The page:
The Georgia Hospital Association recently released its 2014 Economic Impact Report, which quantifies the impact of the Archbold health system in the region. Using the U.S. Bureau of Economic Analysis methodology, Archbold Medical Center’s regional economic impact was more than $733 million in revenue for the local and state economy in 2014. The report also found that Archbold’s Brooks County Hospital contributed $27.4 million to the local economy during the same time period.
According to the report, Archbold provided approximately $32 million in uncompensated care for patients in the South Georgia and North Florida region, $2.1 million of which was provided in Quitman by Brooks County Hospital. The Archbold health system sustained more than 5,000 full-time jobs throughout South Georgia and the rest of the state, while BCH was directly responsible for employing 91 people in Quitman, and creating or sustaining 207 jobs in the region and statewide.
The report revealed that Archbold had direct expenditures of more than $321 million in 2014, $12 million of which were tied to BCH. When combined with an economic multiplier developed by the United States Department of Commerce’s Bureau of Economic Analysis, the total economic impact of those expenditures was more than $733 million for the entire Archbold health system, and $27.4 million for Brooks County Hospital. This output multiplier considers the “ripple” effect of direct hospital expenditures on other sectors of the economy, such as medical supplies, durable medical equipment and pharmaceuticals. Economic multipliers are used to model the resulting impact of a change in one industry on the “circular flow” of spending within an economy as a whole.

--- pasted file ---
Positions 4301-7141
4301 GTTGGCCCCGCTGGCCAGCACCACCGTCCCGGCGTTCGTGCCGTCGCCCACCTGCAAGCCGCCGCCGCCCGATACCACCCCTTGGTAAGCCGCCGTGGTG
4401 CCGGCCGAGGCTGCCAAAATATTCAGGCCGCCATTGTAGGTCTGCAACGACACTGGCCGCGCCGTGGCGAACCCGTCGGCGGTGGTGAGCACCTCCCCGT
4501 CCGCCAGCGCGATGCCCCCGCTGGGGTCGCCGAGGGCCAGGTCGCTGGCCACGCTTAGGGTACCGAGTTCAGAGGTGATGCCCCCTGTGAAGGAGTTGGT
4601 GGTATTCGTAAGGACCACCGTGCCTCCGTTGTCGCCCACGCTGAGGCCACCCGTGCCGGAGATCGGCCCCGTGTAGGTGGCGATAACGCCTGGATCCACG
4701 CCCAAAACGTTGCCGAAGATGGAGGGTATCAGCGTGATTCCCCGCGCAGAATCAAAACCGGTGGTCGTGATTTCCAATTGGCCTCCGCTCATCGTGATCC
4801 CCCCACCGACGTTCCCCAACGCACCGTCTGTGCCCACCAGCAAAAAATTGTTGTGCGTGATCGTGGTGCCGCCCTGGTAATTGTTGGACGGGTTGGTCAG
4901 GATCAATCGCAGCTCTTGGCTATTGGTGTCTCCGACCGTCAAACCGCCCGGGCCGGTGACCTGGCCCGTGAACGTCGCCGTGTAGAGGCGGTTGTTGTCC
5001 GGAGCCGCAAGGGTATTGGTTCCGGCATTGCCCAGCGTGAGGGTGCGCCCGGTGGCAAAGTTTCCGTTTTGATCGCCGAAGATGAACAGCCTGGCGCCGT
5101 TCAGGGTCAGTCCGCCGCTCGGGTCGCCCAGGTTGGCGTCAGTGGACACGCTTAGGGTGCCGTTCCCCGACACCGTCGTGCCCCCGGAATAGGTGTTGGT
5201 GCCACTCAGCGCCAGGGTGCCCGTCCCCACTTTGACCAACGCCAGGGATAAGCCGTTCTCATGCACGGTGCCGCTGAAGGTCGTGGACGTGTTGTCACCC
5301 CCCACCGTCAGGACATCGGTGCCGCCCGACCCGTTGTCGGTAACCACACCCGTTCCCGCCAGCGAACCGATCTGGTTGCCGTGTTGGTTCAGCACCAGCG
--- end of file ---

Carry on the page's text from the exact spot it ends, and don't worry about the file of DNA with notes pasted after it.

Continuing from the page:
“Since 1925, Archbold has been known for our role in meeting the healthcare needs of patients in South Georgia and North Florida,” said Perry Mustian, Archbold President and CEO. “But we also influence our area’s economic health.”
The regional health system based in Thomasville employs over 2,200 people. Archbold’s Brooks County Hospital employs around 100 people in Quitman. According to the GHA report, for every Archbold employee, there is more than one supporting job created throughout the region and state. In addition the funds the organization spends on goods and services flow from the hospital to businesses, and those funds ripple through the local economy, as well.
“When deciding where to locate, businesses are always very interested in the access their employees will have to quality healthcare facilities,” said LaDon Toole, Archbold’s vice president of system hospitals and long-term care facilities. “Having local access to healthcare helps make Brooks County a realistic potential location for their industry.”